Fight 18

Firstly.  A massive apology for the radio silence.  This last month of training and fighting has been quite full on, and to be honest, the mental struggle of dealing with my first string of losses has left me drilling myself into the ground at training to get better and to move forward.  I also realise I am missing fight 17, which is on it’s way – just waiting for the footage 🙂

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Fight 18 was an interesting match for me.  After coming back from my ass beating in Australia, and after requesting to fight in stadiums other than Bangla, I was matched against a tall Russian girl, in a new stadium.  I was reluctant, as she had recently beaten one of my friends, although, that was a very different situation as my friend is TINY and she was lied to about our opponents weight.  In addition to this, I was just beaten by a significantly taller opponent in Australia and let’s face it, my confidence was at an all time low.  After a lengthy discussion with my friend, and her booming confidence that I definitely had the skills and the extra weight to deal with this girl, I agreed.  I also had no intentions of making waves at a new stadium.  I want them to have me back after all!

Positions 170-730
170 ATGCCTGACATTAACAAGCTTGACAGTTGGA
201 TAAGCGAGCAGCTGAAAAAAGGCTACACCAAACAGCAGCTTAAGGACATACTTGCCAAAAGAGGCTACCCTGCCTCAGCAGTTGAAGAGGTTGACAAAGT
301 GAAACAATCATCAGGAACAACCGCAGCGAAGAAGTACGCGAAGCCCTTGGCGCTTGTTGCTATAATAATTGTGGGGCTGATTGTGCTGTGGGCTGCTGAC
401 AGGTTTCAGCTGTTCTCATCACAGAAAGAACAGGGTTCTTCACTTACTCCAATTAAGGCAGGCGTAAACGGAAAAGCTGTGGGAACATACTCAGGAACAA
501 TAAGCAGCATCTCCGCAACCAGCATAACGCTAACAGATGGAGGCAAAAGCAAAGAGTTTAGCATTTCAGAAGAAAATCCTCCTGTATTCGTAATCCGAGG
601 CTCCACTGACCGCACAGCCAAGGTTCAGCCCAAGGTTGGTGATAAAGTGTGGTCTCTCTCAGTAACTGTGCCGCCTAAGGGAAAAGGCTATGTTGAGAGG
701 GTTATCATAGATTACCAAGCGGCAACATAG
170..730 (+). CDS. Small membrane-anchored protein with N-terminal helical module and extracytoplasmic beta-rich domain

After Australia, I hit the ground running hard.  I took a day to complete a uni assessment, a day to rest and clean my place, then back into training.

I was really eager to fight last month, but unfortunately with Songkran (Thai New Year) and Bangla claiming to not have any free dates for female fights, no matches came forward so we began to search in other stadiums.  I definitely wanted to fight in Sai Nam Yen (Patong Stadium) and the new Chalong Stadium so our head trainer and manager reached out and got me this match.

After spending the month training for this fight, I had finally gotten back some of my confidence.  We had been working new clinching skills that I was becoming more and more confident in using and I was pumping iron like my life depended on it.  I felt fit and strong and knew that I could beat this girl in the clinch.

Fight day came, and after expertly destroying my hair (or should I say finally) with a new red dye, I was ready to go.

We got to the stadium and I was in awe of my new surroundings.  I was so excited to be branching out and the stadium had a great vibe to it.  As we walked out the back area, we walked past my opponent – she was tall – but not unmanageable tall.  ‘Ok.  This is fine.  You got this’ were the words that rolled around in my mind.  I didn’t feel nervous. oddly enough.